I must admit, this whole procedure is pretty confusing (it was for me
at least) at first,
but let me try to explain why you might want to write a "twisted plugin" and
_then_ (possibly) wrap it with a shell script or a simple python script.
The main reasons are the following:

1) You _do_ want to use "twistd", because it does lots of useful
things like daemonizing, handling logfiles and pidfiles, etc.
2) You also want to pass config code to the app you are starting up
(via "twistd") - optimally from the command line and a settings file.

Now, once the above is in place, you then can write some wrapper code
on top of the "twistd" calls for convenience for users.

Here is the "plugin" documentation:

But I've found that it is easier to go from an example, so try typing this:

twistd -n web --path="."

Now open up firefox to http://localhost:8080
This starts up a twisted web server, serving files from the local directory.
This is a twisted web plugin in action, and it is implemented with
these 2 files:


============ end email to co-worker ==============

So basically I've found that the best thing to do is to extend
"twistd" via writing a plugin, and then you can write all kinds
of simple wrappers on top of it to provide a more user-friendly
and a your-app-specific command line tool.  Thoughts from Twisted gurus?


On Mon, Jun 22, 2009 at 1:30 PM, Jared Gisin<jared.gisin at isilon.com> wrote:
> I am currently working on writing an application using the twisted
> framework. The problem that I have is that I do not want to use twistd. In
> fact, I find twistd to be inappropriate as it defaults pidfile and logfile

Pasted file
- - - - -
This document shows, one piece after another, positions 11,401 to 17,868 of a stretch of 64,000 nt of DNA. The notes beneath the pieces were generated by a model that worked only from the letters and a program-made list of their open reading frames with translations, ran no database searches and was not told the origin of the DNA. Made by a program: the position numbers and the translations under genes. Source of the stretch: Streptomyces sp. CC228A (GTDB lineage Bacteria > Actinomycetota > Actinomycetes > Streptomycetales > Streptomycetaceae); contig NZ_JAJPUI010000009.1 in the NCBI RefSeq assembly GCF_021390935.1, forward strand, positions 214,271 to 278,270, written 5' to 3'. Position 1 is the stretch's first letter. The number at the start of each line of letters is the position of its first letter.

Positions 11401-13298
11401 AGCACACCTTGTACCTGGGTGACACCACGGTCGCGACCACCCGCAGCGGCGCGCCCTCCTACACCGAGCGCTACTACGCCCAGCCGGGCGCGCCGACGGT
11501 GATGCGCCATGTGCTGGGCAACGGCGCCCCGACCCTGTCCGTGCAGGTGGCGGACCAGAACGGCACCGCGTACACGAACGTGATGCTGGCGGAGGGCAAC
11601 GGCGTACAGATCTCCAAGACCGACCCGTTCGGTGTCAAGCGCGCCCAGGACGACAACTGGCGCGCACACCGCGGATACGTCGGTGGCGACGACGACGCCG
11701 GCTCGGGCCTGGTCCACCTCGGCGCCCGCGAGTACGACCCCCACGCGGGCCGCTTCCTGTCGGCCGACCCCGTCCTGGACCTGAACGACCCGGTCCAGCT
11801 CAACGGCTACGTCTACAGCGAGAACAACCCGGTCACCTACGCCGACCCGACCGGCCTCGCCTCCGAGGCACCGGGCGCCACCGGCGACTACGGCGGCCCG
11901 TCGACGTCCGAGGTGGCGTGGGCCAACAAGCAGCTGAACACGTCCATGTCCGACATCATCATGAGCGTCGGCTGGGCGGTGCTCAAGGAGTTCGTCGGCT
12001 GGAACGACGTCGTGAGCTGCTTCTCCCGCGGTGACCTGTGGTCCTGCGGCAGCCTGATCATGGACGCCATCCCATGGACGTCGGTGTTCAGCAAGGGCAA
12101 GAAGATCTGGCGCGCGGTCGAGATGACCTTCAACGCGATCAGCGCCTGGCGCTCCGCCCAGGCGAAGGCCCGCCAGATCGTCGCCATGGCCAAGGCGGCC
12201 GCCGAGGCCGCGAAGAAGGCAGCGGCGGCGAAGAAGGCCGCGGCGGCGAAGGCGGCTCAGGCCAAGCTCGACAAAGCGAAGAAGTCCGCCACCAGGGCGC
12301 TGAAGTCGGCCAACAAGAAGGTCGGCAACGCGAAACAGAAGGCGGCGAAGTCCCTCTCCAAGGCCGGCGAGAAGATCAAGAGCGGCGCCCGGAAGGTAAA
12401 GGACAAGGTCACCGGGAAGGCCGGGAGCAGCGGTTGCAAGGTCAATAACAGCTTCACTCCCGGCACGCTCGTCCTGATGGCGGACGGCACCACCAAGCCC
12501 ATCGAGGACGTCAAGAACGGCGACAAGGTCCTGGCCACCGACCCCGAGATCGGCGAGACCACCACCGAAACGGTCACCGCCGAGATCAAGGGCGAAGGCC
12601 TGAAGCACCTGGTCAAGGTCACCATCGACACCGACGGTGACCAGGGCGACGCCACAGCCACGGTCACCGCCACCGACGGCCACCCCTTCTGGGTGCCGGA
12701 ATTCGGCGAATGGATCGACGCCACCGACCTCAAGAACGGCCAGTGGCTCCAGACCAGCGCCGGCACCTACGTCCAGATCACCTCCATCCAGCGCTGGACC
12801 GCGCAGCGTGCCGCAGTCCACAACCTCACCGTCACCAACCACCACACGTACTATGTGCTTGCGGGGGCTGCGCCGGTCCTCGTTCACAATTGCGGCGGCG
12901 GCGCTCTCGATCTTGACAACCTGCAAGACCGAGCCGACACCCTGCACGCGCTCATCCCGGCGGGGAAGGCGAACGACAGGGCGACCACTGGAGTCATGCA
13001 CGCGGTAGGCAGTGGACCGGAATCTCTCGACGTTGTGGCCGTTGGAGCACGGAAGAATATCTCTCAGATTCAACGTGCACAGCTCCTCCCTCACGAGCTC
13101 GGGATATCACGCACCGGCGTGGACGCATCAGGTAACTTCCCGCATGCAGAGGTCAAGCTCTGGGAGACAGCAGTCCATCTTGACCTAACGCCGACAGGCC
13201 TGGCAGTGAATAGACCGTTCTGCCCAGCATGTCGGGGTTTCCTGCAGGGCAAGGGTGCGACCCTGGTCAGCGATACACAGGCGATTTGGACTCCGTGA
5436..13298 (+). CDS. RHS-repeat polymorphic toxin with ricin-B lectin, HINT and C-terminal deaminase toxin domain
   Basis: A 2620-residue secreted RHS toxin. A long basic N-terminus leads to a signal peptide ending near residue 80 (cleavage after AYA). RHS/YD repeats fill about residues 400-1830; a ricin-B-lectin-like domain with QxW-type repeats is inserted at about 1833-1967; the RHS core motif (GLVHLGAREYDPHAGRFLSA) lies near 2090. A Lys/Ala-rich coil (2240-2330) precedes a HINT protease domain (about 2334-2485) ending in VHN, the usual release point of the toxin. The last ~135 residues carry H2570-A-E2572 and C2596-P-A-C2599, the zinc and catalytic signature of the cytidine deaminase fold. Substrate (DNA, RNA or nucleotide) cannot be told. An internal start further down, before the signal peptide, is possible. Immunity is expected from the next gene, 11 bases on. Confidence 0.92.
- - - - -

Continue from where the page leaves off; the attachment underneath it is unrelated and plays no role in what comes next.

> to something specific to twisted, not my application, and it seem completely
> silly to have to pass in -pidfile and -logfile params when stating it up.
> Those parameters should be specified as part of the Application object
> itself, and should allow for CLI override. Further, as I want my daemon that
> I'm writing to look and act like a daemon (UNIX), I do not want to be
> invoking some general "twistd" command and passing a ton of options.
> Ideally, I should be able to write a Pythons script that acts like twistd,
> but can bake in default options and hide/expose other ServerOptions as I so
> see fit.
> For example, if I run,
> my_daemon
> It should fire up the daemon
> my_daemon -help
> should dump the help
> my_daemon -pidfile=/var/run/my_daemon.pid
> my_daemon stop
> my_daemon restart
> should all function accordingly. I want to avoid all of this "twistd -y"
> business, as the daemon, isn't "twistd" it's my code. I should be able to
> use the ApplicationRunner, UnixApplicationRunner, etc "runners",  however,
> as they are currently written, they are twistd specific. For example, in
> 8.2, the def checkPid function bakes in, "            sys.exit("""\
> Another twistd server is running, PID %s\n
> This could either be a previously started instance of your application or a
> different application entirely. To start a new one, either run it in some
> other
> directory, or use the --pidfile and --logfile parameters to avoid clashes.
> """ %  pid)"
> Which is iditic as my application may not even expose a -pidfile or a
> -logfile and it's definatley not called twistd. The platform specific
> application runners need to be more generalized so users can write their own
> twistd equivalent to include only what they want.
> Perhaps I'm missing some key point of twisted that already does this. If so,
> I'd love to be guided in the right direction. If not, and I've got a valid
> point here, I'd love to know how I can help to remedy this problem. I think
> it's great that twistd provides application management classes, but they are
> unnecessarily intertwined with twistd which should be completely optional.
> -Jared
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Alex Clemesha